Pictured clockwise, from top left, are Abby Randall, Ashlea McMartin, Alicia Kriens, Erika Bailey-Johnson and Annalise Braught. (Micah Friez / Bemidji State)
Molly Houts 2023 square

By Molly Houts

Published 4:44 p.m. on March 20, 2024

Every year, the month of March is dedicated to recognizing women’s history and celebrating trailblazing females. Empowering the women of tomorrow, this month provides encouragement by sharing stories of both hardship and success that women have faced.  

In honor of Women’s History Month, Bemidji State University is highlighting five alumnae who are devoted to making an impact through their leadership roles in Bemidji. Of course, this isn’t an exhaustive list of local difference-makers – others like Denae Alamano, Chrissy Downwind, Suzy Langhout and more are exceptional in their own right – but they all demonstrate a shared aptitude for success. 

Fueled by resilience, leadership and passion, these women are paving the way for future generations of female leaders across communities and the work force.  

Annalise Braught: “Even on the longest day where I worked 80 hours, I still know I found my spot.”

Annalise Braught, Bemidji Pioneer editor

In 2018, Annalise Braught found herself house-sitting a block away from BSU and, looking out across campus, decided to get her feet wet with a couple of classes.

“I just took an intro class and dipped my toes in the water a little bit,” Braught said. “I absolutely fell in love with the whole thing.”

While majoring in mass communication at Bemidji State, Braught job shadowed at The Bemidji Pioneer and eventually landed a job as a part-time news clerk.

“It just changed my whole life," Braught said.

She soon took a big step forward, landing a position as the Pioneer’s editor in January 2020. She leads a newsroom of about 10 reporters and photographers, many of whom are also BSU grads.

“It was very daunting to think about, especially as a woman, telling these experienced guys what to do,” she said. “There was a lot of intimidation with it.”

As well as being the editor, Braught also runs her own photography business called Iridescent Reflections, where she continues to pursue her strongest passion.

Hoping to ignite the spark in young generations, Braught has found ways to do outreach among the local high school and college classes, spreading her knowledge of her journalism career.

“You aren’t going to see the fruit of that right now. Maybe just planting the seed may make an impact,” Braught said. “It might be great for someone 10 years down the road when I am not here anymore, who knows. But I’m just trying to think of what I can be doing to make a bigger impact down the road.”

Alicia Kriens: “To see girls' passion for the game and their unselfishness means a lot to me.”

Alicia Kriens, Bemidji High School volleyball head coach

Alicia Kriens, the head coach of the Bemidji High School volleyball team, led the Lumberjacks on a Cinderella run to the Section 8-4A championship game during the 2023 season. BHS reached the title game as a No. 7 seed – the program’s first such appearance since 2015 – and marked a “huge milestone for us,” Kriens said.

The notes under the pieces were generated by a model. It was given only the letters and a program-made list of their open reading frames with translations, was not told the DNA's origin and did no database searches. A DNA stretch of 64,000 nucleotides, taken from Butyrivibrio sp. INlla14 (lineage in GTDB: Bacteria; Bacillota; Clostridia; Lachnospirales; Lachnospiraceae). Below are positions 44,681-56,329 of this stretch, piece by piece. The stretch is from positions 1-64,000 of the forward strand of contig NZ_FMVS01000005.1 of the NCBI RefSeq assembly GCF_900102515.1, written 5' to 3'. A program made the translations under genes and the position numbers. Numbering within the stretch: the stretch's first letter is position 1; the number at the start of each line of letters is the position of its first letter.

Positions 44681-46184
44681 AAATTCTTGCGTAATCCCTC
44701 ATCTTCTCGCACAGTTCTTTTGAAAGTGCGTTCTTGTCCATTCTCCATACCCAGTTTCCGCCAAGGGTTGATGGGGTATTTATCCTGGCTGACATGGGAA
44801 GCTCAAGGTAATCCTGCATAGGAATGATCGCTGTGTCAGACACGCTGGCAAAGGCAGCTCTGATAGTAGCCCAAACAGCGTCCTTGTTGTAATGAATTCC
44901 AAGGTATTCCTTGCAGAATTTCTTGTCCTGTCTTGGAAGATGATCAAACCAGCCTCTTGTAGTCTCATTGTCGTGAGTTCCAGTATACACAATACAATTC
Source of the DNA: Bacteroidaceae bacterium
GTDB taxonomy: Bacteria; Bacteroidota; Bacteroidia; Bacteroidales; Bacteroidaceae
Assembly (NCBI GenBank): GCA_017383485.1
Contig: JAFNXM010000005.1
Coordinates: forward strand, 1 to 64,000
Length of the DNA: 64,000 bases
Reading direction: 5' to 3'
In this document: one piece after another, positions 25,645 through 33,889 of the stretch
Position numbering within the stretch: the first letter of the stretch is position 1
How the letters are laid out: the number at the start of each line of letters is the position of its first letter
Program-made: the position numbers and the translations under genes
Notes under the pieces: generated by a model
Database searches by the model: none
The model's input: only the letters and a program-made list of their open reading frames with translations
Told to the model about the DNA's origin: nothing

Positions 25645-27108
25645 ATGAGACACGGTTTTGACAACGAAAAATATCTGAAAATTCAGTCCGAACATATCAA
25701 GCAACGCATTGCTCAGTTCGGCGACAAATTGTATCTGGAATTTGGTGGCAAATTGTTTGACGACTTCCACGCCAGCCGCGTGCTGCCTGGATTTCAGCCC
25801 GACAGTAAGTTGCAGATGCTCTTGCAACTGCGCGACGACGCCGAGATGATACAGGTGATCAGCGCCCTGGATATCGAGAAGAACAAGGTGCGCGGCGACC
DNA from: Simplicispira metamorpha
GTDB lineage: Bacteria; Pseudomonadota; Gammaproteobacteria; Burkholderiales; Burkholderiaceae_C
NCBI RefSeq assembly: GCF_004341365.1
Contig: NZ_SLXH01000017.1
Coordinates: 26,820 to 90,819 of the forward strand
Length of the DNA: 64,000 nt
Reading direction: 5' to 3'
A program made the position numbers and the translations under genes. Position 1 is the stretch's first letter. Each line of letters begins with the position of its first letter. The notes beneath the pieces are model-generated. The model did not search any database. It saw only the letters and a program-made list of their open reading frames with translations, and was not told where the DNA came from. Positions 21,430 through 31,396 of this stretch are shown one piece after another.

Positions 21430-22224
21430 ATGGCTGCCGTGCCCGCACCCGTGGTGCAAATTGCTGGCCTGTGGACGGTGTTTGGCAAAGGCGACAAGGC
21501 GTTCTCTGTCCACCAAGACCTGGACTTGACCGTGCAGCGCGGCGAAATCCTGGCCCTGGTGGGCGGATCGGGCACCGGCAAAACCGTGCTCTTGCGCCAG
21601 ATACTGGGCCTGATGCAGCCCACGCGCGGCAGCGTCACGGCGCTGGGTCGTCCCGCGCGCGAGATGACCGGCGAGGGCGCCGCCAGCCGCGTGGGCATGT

Originally from the Twin Cities metro, Kriens was first drawn to Bemidji to play volleyball at Bemidji State University. She’s still sixth all-time in set assists with 2,503 during her BSU career, which spanned from 2004-08. 

After graduating with a degree in elementary education, Kriens followed her passion of volleyball by coaching Bemidji Junior Olympic volleyball and eventually running the program for 12 years. She also spent four seasons as an assistant coach for Bemidji High School, and she’s been the Lumberjacks’ head coach since 2018. The team’s 15 wins in 2023 were tied for its most since 2014. 

Despite pursuing an elementary education license, Kriens gives her time coaching upper-level players. “I didn’t know I was going to choose high school because big kids scare me,” she joked. 

“My passion for it really drove me to teach (older) kids,” Kriens said. “I wanted that challenge of getting to a level to talk a lot of strategy and building off their fundamentals and getting them to a point where they leave and love the sport and stay around it.”   

Kriens continues to influence young girls in the community and hopes to pass on her love of the game to future generations. “I want to give my time to help other young girls love it just as much as I do,” Kriens said. “That is my biggest pride.” 

After her players graduate from playing, Kriens hopes the influence she had goes beyond just volleyball.  

I want them to leave me not just that they learned something about the sport but that they leave being a better person,” Kriens said. “I want them to understand the idea to put other people ahead of yourself.”

Ashlea McMartin: “Every single chance to interact with someone is a chance to have an impact and vice versa.”

Ashlea McMartin, Sanford Health director of behavioral health

Ashlea McMartin received one of the best pieces of advice through a gift engraved with the saying, “Now is the time to know that all that you do is sacred.” The proverb is now proudly displayed upon her desk, serving as a reminder to slow down and recognize the impact she has a chance to make.

“Prior to my master's degree at BSU, I was a very driven, Type-A person,” McMartin said. “When I set a goal, I very rarely fail. It wasn’t until I got into my master’s in that psychology world of really slowing down and analyzing who you are, what do you want to do in life. And recognizing that, each moment in life, we have the ability to impact people and our community.”